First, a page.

I have been following Leena’s posts (www.riihivilla.com) about her experiences with using her home-grown woad leaves and I was particularly interested to learn about the method which gave her the best results. Although this method is very similar to the one I have been using for over 30 years, one element of it was new to me. I usually start by pouring boiling water over the chopped woad leaves and leaving them to steep for about 30 minutes. I then strain off the liquid and squeeze the last drops of juice from the leaves before discarding them. I then allow the liquid to cool to 50C before adding the washing soda and whisking to introduce oxygen and precipitate the indigo dye particles. However, Leena’s preferred method requires the whole unchopped leaves to be simmered in boiling water for about 3 minutes, after which the leaves are left to steep in the hot water for 15 minutes. The water is then strained off, the leaves removed and cold water added as necessary to reduce the temperature to 50C.
Leena’s recipe then proceeds much as the recipe I always follow. In both our methods, washing soda is added until the solution is around pH10 and then the liquid is whisked until blue froth forms. This whisking continues until the froth that is forming ceases to be blue and changes to white. Both methods then continue in exactly the same way, by adding the reducing agent and then using the vat once the liquid has changed in colour to greeny-yellow.
I decided to test each of these methods using the same quantity (400gms) of leaves for each, picked on the same day and grown under the same conditions. I left the leaves for Leena’s method unchopped but chopped the leaves for my method, as that is what I usually do. I then tested the two dye vats using the same weight of the same type of wool for each dip in each vat and leaving the wool in each vat for the same length of time. This ensured that each vat was used in the same way, so the experiment had some validity.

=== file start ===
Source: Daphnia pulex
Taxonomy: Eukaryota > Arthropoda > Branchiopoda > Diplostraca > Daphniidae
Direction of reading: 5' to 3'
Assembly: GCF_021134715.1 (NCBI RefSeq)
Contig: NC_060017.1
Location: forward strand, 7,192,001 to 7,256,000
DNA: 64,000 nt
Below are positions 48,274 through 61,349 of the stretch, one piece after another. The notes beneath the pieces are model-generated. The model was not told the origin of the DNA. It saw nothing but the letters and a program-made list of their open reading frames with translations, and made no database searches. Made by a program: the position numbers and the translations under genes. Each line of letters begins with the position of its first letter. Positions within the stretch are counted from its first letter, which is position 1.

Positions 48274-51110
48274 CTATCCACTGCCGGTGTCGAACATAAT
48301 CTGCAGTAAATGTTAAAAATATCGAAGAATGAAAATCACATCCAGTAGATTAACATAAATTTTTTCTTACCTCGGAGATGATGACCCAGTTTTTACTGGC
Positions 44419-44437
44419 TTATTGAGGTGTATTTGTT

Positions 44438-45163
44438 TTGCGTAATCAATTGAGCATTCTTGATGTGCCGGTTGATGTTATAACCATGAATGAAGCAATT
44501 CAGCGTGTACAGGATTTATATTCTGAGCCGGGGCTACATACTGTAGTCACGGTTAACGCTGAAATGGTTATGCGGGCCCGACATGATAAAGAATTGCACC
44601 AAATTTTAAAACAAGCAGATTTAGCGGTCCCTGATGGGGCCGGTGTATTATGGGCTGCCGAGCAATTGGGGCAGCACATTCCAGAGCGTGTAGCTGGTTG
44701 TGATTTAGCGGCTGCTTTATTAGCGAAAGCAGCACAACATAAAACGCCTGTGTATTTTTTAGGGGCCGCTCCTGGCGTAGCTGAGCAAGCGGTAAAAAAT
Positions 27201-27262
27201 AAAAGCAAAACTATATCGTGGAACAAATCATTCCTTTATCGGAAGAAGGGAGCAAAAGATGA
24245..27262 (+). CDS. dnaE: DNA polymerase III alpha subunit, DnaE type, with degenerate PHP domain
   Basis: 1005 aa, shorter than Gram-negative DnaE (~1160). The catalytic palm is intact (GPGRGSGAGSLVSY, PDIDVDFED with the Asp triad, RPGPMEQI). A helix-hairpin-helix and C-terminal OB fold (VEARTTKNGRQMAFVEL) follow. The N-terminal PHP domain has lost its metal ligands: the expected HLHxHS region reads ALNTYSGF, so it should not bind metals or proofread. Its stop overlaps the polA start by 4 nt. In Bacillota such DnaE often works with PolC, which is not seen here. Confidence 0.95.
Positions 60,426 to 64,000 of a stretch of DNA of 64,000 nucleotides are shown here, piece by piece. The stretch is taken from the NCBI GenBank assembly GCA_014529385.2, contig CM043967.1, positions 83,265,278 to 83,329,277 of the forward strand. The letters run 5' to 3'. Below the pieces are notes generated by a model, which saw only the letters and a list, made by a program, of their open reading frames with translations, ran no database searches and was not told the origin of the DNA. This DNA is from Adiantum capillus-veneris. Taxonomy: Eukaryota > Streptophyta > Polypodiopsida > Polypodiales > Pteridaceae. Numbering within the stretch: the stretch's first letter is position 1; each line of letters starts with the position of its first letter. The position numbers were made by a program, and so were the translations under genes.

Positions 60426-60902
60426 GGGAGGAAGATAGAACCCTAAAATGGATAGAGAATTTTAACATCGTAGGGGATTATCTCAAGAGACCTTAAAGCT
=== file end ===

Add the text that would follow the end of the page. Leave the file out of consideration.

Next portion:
This photo shows:
On the left: the blue froth formed following my method
On the right: the blue froth formed following Leena’s method.
As the froth on the surface on the left seemed a much deeper blue, I was expecting to achieve deeper blues on the yarns dyed in this vat. So at this stage I was beginning to feel that my method might, after all, prove to be the better one. But “pride goes before a fall”!
The three skeins on the left were dyed in the vat made following my method (“my vat”)and the three skeins on the right were dyed in the vat made following Leena’s method (“Leena’s vat”).
So although “my vat” seemed to form froth a much deeper blue in colour than the froth on “Leena’s vat”, to my surprise this did not appear to influence the results when the skeins were dyed. In fact, the skeins dyed in “Leena’s vat” seemed a slightly deeper blue than those dyed in “my vat”. So my earlier expectations were proved wrong.
The question now is: which method will I follow in future? For workshop or demonstration purposes, I think my method is simpler because it doesn’t require a heat source and it gives perfectly good results. However, for my own purposes, I shall probably try out Leena’s method again, as it may enable me to get slightly deeper shades of blue. So my thanks to Leena for introducing me to a new and useful method.